Canal March

Byzantium/Constantinople/lstanbul: The great pivotal city between East and West, Antiquity and the Middle Ages

Manuel Bendala

From its origins as a Greek colony, Byzantium was subjected to the tension between the Eastern and Western worlds due to its strategic importance, subsequently coming under Roman rule. In the fourth century it was renamed Constantinople by the Emperor Constantine I, who would be responsible for its expansion and the construction of important buildings with both Pagan and Christian references, as well as the beginning of the construction of the Sancta Sophia basilica –Emperor Justinian I erected the new church during the sixth century, which remains practically intact today–. After the Ottoman conquest, the Sancta Sophia basilica was transformed into a mosque. From 1930, the city would become known as Istanbul.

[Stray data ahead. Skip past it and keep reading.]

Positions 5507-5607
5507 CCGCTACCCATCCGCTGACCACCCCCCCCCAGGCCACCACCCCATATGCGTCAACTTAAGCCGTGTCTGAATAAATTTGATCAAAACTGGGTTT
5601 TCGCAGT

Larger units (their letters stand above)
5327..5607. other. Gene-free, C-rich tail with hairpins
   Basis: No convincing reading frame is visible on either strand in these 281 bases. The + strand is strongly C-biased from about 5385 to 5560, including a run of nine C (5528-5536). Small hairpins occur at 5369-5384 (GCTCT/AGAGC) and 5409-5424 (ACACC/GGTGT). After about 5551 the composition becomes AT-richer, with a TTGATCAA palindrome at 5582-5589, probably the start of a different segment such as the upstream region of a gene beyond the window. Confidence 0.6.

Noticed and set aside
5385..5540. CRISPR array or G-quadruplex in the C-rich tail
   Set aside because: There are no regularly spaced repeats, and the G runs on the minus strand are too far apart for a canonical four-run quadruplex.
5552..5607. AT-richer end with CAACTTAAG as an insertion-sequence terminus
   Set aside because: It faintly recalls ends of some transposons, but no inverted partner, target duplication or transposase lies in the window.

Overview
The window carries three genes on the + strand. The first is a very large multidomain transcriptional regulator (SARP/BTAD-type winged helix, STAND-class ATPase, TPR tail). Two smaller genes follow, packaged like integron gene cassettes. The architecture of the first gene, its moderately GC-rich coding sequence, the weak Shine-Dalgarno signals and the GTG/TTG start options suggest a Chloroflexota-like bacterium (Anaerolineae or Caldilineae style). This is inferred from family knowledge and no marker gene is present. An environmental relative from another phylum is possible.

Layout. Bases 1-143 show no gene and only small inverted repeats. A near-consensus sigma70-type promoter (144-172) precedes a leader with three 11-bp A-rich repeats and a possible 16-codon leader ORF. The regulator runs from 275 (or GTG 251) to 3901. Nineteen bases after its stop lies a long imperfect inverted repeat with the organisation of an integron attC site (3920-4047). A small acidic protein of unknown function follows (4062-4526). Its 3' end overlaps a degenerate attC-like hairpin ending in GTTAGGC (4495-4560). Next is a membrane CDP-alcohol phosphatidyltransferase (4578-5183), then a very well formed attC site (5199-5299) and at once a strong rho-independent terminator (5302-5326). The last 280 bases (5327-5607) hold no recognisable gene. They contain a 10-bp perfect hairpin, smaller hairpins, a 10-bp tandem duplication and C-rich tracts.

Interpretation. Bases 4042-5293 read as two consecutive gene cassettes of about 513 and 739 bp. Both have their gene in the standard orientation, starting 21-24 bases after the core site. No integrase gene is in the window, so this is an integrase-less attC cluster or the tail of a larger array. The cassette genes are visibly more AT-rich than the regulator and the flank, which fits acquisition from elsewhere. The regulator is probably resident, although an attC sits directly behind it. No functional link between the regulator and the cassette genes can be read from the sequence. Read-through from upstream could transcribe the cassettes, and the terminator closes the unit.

Next Session: Carthago Nova. Archaeology of a Mediterranean metropolis

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